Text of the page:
2 Wooden Masks

Discussion in 'Tribal Art' started by kardinalisimo, Jul 8, 2016.

  1. kardinalisimo

    kardinalisimo Well-Known Member

    Any suggestions on age, origin etc..?




  2. GaleriaGila

    GaleriaGila Hola, y'all!

  3. Taupou

    Taupou Well-Known Member

    I agree, the first one is Fang, from Gabon. But the other one is also from Gabon. The slit eyes, "heart shaped" brows, scarification marks on cheeks, and brown chin/beard, identify it as a traditional Vuvi mask. Because it is painted white (the color associated with death) it is an ancestor mask that appears at funerals.

    It's hard to determine age just from a photo, but I'd say mid-20th century. Fang masks are often made for sale, but the Vuvi masks are not so common. This one at least is a traditional style
  4. kardinalisimo

    kardinalisimo Well-Known Member

    Thanks. So they are Fang Ngil types. From what I read authentic Ngil mask are rare and expensive. But I am finding a lot of what are claimed to be authentic masks selling for just hundreds and less.

    And then you have a $7.5 mil piece:

    a $970,000 piece

    I don't think that what I have are something special but wonder if I should seek professional opinion or just list them. They have some damages and repairs.

    By the way, the white finish is not quite paint, looks like clay/kaolin?
  5. Taupou

    Taupou Well-Known Member

    That's one of the problems with selling African masks. First, they appeal to a rather limited market. And second, the ones that get the high prices are those with irrefutable provenance, where you know when, and by whom, they were collected, and what notable collector has owned them.

    Even when a mask is carved by a traditional carver, and represents a "known" cultural mask, if it is recent, and carved for sale, it's probably going to sell in the $100-300 range. Without the provenance, it's generally just a mask, not in the general "airport/tourist" category, but probably not in the high-end auction category.

    And I guess I didn't make it clear. The Vuvi and Fang are two separate tribes. The first mask is Fang, the second one Vuvi.

    refers to a Fang secret society, which wore the masks during initiation ceremonies, and during judiciary functions, where punishment was administered to those who violated social norms.
  6. kardinalisimo

    kardinalisimo Well-Known Member

    It was clear about the Vuvi and Fang. I posted a bit before I saw your reply and then just added the white finish part.
    So, basically, two identical masks, same period, can sell with a huge difference in the values. One on Ebay with no documentation for $100, and the other with provenance on Christies for $100000?
    Is not there a way an expert to determine real or repro, the time frame of production etc?
    I bet whoever paid $7.5 mil for the mask did it because it was said that it inspired Picasso.
  7. Taupou

    Taupou Well-Known Member

    The big difference also, is whether the mask was actually danced, or used culturally, which is usually part of the provenance.

    Replicas of old masks can fool even the experts. Artificial aging is common, which makes accurate dating difficult. When labor is cheap, mask makers can afford to pay someone (usually a child, or otherwise unemployable adult) to spend literally years rubbing a mask to give it the patina indicative of actual use. I don't know of any experts who would attempt to authenticate a mask as old and culturally-used, without actual hands-on examination.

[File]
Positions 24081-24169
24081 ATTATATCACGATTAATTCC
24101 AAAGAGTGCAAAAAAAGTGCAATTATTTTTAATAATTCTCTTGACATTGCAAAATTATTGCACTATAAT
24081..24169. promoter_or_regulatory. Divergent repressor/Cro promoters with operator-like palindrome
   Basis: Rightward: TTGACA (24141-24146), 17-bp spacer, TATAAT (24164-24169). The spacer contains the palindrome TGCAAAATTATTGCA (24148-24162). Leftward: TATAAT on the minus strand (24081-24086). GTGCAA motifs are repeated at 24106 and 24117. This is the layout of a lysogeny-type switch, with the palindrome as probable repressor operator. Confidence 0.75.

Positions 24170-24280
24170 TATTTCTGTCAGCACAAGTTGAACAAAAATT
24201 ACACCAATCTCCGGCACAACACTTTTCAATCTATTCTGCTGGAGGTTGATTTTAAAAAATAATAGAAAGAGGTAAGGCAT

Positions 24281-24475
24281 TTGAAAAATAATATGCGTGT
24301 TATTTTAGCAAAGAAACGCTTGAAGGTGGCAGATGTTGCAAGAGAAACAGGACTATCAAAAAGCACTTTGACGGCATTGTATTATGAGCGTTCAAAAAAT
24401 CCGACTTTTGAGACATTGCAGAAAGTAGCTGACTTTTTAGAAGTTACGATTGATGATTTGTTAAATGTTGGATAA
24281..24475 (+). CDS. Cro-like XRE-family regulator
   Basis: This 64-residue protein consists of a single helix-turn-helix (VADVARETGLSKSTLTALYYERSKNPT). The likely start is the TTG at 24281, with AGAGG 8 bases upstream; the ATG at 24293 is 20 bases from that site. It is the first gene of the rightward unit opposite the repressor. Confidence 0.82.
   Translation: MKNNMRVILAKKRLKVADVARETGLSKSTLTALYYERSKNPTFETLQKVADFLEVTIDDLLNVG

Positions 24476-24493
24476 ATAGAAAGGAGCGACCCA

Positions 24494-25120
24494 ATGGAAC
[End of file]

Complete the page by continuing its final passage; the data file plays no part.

8. GaleriaGila

    GaleriaGila Hola, y'all!

    Thank you both.
  9. kardinalisimo

    kardinalisimo Well-Known Member

  10. Taupou

    Taupou Well-Known Member

    I probably wouldn't call the item in the post 9 link a "mask." It's more a decorative wall hanging, based on a Senufo Kpelie mask. It does resemble a Kpelie mask, with the elongated nose, and the protrusions on the sides, but that's about it. Kpelie masks are carved from wood, and usually have a smaller, more delicate, form. They do, after all, represent ancestral feminine beauty.

    But yes, I'd agree, it's a recent, decorative, art object, based on the actual style of a Senufo Kpelie mask.

    (Just as an aside, a Kpelie mask should not be confused with a Kpelle mask. Kpelle is a tribe in Liberia, Kpelie is the name of the mask made by the Senufo tribe of Ivory Coast.)

    I wouldn't say to stay away from African masks, necessarily. The good ones are a continuing cultural art form that has had influence on art world-wide. I'd just say to avoid the mass-produced "fantasy" knock-offs that have no connection with a traditional, actual cultural mask. And the chances of finding a mask that sells for thousands and up, is about the same as finding an original Picasso. It does happen, but the odds aren't good.

    If buying for personal use, buy what you love and want to have around. If buying for resale, first buy a couple good books on African masks, so you learn to recognize what's authentic (not necessarily old or danced, but at least related to a specific culture and tradition) and then buy at a price where you can afford to keep the mask if it doesn't sell.
  11. Aquitaine

    Aquitaine Is What It IS! But NEVER BORED!

    In a learning curve here today!!! SO much informative information from you both!!!
    Thank you!!!!!
  12. kardinalisimo

    kardinalisimo Well-Known Member

    By they way, what do you mean by "danced"? Being used in actual rituals?
  13. Taupou

    Taupou Well-Known Member

    Yes, actually used in the tribal culture, ceremonies, or dances.
  14. komokwa

    komokwa The Truth is out there...!

    And that's hard to prove but easy to fake................:sour:
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